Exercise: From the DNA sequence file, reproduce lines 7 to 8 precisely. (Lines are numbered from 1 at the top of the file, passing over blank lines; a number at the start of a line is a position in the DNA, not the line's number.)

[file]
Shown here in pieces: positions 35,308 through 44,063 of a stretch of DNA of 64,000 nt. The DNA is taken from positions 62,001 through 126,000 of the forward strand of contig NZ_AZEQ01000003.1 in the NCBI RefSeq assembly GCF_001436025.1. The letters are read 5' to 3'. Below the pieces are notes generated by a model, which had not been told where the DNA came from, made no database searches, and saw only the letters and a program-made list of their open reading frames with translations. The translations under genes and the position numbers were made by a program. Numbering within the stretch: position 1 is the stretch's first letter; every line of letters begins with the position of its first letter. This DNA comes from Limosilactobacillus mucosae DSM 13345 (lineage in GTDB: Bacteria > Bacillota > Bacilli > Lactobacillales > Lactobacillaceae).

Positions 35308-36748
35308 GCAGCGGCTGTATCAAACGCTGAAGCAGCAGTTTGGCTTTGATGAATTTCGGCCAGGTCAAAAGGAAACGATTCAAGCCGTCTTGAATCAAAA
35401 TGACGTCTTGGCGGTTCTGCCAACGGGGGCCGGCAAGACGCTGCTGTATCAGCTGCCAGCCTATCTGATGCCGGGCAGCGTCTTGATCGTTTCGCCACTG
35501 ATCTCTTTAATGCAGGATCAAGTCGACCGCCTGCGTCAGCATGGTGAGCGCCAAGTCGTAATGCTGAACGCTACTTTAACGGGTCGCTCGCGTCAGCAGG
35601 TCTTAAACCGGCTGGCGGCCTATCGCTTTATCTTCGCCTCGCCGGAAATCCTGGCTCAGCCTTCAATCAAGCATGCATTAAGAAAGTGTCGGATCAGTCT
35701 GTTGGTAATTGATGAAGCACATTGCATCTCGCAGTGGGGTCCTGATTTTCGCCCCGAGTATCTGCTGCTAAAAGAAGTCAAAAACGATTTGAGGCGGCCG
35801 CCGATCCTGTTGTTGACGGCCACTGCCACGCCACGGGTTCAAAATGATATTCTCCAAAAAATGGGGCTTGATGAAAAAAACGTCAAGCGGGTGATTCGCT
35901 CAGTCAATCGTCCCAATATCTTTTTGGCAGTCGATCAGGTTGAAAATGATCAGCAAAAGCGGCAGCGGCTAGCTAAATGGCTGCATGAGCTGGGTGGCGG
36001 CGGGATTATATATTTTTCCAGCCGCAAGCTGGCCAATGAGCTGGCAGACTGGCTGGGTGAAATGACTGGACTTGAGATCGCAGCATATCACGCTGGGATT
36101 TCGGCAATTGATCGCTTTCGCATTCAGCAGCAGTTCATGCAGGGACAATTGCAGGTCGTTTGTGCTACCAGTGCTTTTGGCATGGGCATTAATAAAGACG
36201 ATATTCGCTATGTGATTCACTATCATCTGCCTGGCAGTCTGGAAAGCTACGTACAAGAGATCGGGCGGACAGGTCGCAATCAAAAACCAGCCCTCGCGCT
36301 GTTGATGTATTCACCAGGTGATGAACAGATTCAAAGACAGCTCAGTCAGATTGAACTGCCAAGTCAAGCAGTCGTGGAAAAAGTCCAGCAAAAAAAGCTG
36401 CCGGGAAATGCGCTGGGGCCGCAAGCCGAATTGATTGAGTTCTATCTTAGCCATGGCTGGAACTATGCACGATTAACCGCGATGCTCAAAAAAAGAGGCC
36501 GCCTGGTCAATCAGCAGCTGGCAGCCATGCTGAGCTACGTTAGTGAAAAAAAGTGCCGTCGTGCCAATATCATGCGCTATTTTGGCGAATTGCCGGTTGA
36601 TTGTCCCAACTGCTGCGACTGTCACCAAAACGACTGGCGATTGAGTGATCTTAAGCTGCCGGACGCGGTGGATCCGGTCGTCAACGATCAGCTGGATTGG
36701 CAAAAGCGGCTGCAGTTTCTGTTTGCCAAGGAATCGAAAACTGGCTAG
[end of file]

35701 GTTGGTAATTGATGAAGCACATTGCATCTCGCAGTGGGGTCCTGATTTTCGCCCCGAGTATCTGCTGCTAAAAGAAGTCAAAAACGATTTGAGGCGGCCG
35801 CCGATCCTGTTGTTGACGGCCACTGCCACGCCACGGGTTCAAAATGATATTCTCCAAAAAATGGGGCTTGATGAAAAAAACGTCAAGCGGGTGATTCGCT